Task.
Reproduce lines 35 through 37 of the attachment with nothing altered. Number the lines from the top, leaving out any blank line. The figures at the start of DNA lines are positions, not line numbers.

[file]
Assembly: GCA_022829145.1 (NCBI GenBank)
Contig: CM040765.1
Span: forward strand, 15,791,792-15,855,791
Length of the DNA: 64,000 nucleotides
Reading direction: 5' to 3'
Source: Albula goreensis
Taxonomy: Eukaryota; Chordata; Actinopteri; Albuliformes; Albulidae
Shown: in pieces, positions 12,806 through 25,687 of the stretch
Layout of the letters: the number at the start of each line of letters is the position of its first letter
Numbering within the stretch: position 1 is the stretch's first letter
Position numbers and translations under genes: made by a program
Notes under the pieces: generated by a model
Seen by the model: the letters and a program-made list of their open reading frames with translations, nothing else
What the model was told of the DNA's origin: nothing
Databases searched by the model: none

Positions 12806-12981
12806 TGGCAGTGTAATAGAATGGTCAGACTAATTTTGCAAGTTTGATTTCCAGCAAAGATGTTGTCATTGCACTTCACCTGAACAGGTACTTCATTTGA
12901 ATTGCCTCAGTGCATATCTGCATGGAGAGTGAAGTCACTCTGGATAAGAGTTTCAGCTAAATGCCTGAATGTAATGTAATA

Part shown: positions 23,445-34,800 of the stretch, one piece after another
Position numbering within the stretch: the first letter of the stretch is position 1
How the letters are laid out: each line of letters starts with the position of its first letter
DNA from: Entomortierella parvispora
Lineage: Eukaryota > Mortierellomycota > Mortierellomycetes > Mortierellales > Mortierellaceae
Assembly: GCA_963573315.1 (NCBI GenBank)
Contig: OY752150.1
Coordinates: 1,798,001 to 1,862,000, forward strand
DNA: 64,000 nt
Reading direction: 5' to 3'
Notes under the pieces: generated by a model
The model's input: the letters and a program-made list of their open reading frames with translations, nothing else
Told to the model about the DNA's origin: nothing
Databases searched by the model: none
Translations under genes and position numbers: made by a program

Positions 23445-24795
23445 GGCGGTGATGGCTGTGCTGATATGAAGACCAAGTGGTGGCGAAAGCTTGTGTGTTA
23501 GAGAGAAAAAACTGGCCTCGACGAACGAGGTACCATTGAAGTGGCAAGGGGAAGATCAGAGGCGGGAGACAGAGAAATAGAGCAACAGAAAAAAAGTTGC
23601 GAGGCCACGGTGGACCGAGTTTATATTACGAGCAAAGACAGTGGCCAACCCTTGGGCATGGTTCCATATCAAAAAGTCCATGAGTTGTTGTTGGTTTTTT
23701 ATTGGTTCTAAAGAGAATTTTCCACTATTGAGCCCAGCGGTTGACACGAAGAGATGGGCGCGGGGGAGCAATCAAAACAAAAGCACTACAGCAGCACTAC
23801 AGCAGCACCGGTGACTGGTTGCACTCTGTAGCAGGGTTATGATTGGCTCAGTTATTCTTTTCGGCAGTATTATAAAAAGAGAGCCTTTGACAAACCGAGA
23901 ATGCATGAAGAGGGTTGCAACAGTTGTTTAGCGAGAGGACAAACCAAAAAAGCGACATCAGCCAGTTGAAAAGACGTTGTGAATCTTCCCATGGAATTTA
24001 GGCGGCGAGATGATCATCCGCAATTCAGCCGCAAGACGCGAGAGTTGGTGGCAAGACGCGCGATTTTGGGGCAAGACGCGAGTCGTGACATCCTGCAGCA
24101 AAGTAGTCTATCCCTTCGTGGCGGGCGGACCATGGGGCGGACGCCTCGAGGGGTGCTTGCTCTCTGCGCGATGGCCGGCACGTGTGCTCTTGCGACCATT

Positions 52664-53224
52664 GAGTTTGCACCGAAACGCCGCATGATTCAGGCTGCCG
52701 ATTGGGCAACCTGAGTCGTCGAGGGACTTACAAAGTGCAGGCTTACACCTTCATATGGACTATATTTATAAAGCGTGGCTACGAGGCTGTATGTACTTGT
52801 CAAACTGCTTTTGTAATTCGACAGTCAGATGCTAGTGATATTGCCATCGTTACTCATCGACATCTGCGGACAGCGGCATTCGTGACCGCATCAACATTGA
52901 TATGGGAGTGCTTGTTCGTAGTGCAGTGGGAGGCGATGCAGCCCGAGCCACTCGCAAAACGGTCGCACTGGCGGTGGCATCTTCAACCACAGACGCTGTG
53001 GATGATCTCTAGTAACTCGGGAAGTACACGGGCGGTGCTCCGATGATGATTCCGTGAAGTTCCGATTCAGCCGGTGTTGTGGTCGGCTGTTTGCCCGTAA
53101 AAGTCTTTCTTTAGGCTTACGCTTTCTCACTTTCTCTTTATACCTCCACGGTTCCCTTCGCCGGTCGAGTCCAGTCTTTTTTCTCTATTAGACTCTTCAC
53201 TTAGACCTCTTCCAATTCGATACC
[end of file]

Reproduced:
23445 GGCGGTGATGGCTGTGCTGATATGAAGACCAAGTGGTGGCGAAAGCTTGTGTGTTA
23501 GAGAGAAAAAACTGGCCTCGACGAACGAGGTACCATTGAAGTGGCAAGGGGAAGATCAGAGGCGGGAGACAGAGAAATAGAGCAACAGAAAAAAAGTTGC
23601 GAGGCCACGGTGGACCGAGTTTATATTACGAGCAAAGACAGTGGCCAACCCTTGGGCATGGTTCCATATCAAAAAGTCCATGAGTTGTTGTTGGTTTTTT